When we reached Mesquite Spring campground in the late afternoon we felt a bit like celebrities. People greeted us as we arrived, telling us that they had seen us on the road and that they admire us. A woman even came up offering us some beer. We turned down the offer since we are not big beer drinkers, but it was still nice to get all of the attention. For the next 10 days we were constantly approached by people who wanted to know more about our cycling trip, showing again how bikes are excellent ice breakers. The Americans we met on the trip were all friendly, generous, curious, warm-hearted and just plain nice. I can’t imagine having so many conversations with so many random people if we weren’t travelling by bicycle.
Scotty’s Castle seems very much out of place, but maybe that’s the attraction. It was built in the 1920’s by a rich couple from Chicago as their private oasis in the desert. It was hard to reach back then, dead hot in summer, pleasantly warm in winter and isolated from the rest of the world. Scotty at first tried to set them up by telling them about a mine he invented in order to get money from them. They weren’t mad at him, on the contrary, they were grateful, since it was because of him that they discovered Death Valley. Scotty’s grave is up above the castle with a famous quote of his: “There are four things I live by: don’t say anything that will hurt someone else, don’t give advice to anyone – nobody will take it anyway. Don’t complain. Don’t explain.”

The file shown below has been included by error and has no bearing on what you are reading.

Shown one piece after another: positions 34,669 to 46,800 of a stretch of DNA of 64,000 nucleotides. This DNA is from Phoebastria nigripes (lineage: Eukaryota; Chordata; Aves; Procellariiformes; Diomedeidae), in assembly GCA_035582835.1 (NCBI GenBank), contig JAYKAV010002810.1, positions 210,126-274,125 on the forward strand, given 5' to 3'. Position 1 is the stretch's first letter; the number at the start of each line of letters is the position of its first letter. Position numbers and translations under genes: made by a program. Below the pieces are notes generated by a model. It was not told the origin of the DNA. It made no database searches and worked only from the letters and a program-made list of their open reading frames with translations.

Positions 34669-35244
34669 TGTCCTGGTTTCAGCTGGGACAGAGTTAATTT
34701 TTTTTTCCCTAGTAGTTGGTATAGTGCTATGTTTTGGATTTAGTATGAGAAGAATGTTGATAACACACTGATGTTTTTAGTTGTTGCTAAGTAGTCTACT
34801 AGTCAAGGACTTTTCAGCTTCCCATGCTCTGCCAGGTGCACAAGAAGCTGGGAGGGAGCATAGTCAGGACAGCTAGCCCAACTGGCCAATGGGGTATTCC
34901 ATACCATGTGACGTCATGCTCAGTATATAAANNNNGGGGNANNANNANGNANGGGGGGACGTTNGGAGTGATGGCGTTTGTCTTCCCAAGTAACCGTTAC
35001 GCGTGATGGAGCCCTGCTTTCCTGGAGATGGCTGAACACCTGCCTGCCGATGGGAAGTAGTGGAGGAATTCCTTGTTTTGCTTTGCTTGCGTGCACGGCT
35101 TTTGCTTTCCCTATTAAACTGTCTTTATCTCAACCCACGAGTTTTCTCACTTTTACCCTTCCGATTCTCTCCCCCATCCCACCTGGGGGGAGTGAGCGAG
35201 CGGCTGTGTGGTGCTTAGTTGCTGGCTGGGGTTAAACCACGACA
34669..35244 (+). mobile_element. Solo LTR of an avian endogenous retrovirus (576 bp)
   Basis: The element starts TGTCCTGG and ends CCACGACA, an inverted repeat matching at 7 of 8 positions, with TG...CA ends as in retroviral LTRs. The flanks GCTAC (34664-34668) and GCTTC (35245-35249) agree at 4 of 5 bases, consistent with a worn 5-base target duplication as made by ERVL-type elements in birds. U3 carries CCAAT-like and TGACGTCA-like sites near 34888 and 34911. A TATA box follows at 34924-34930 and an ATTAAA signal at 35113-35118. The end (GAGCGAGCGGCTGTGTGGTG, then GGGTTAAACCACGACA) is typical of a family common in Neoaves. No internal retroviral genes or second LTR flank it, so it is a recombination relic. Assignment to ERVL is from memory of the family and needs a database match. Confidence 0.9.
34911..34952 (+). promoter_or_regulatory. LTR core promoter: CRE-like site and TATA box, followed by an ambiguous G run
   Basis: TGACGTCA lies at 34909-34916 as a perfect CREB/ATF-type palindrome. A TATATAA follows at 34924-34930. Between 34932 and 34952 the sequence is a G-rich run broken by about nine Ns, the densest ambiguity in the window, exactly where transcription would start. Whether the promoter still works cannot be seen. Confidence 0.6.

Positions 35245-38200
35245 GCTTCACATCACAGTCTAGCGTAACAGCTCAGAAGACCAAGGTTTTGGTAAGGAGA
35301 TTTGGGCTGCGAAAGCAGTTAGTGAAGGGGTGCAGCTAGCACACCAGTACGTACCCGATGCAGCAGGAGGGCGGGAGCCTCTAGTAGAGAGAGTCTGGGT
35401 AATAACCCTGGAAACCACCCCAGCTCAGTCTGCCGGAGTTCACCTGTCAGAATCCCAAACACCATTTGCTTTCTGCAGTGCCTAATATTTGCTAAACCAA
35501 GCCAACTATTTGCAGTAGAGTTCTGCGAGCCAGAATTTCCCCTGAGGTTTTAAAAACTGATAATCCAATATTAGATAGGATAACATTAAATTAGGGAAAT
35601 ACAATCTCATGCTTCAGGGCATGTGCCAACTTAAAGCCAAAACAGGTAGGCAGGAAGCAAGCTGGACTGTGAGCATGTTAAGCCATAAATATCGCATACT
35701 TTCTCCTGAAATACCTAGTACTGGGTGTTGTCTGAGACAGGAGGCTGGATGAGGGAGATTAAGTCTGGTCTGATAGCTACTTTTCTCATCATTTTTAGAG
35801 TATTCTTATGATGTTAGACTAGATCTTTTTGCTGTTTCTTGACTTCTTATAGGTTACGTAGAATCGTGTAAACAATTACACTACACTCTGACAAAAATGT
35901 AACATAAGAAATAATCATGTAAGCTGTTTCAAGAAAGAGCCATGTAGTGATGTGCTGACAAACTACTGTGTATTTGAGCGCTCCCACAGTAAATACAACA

When we got back to camp after exploring Scotty’s Castle and hiking around the deep and colourful Ubehebe Crater, we were surprised to find a neat pile of firewood by the fire pit. Strange, we thought. After about an hour I found a note by the tent which read: “To the Canadian Adventurers: enjoy a nice warm campfire on us tonight 🙂 Happy and safe travels to you – Your American Friends – Llew and Julia from California”. What a great gesture. We sure did enjoy the warm fire, which allowed us to stare at the stars a bit longer. Every night was a mystical experience, as we had dinner while the sun set and a dark blanket covered the big open space above us with millions of bright dots everywhere. After living in the city for so long one tends to forget how amazing the stars can be on a dark desert night, and how special it is to just stare at them and think about their light traveling up to millions of years to get to us.
As we were leaving the campground the next morning an older wise man approached us. He was by himself on a road trip to Georgia to photograph bugs and insects. He had a sad smile and a lot of wisdom in his eyes. “You should tell each other every night how lucky you are to have found each other, and how great it is that you both like cycling and adventures so much” he said. I was left astounded. How could a man who doesn’t know us at all read right through us? His words stayed with us, and we do remind ourselves from time to time how lucky we are.
As we were riding through the “Devil’s Cornfield”, an area with weird looking thorny bushes which were growing on both sides of the road, we had another strange encounter. On our right hand side there was a band playing music in the middle of the desert. At first I was sure it was U2, doing something similar to Joshua Tree, like “Devil’s Bush”. But it wasn’t U2, it was a local band named “Howlin Dogma” from Bishop Nevada recording a music video there. Their tunes were catchy and they were sure attracting attention from passers-by.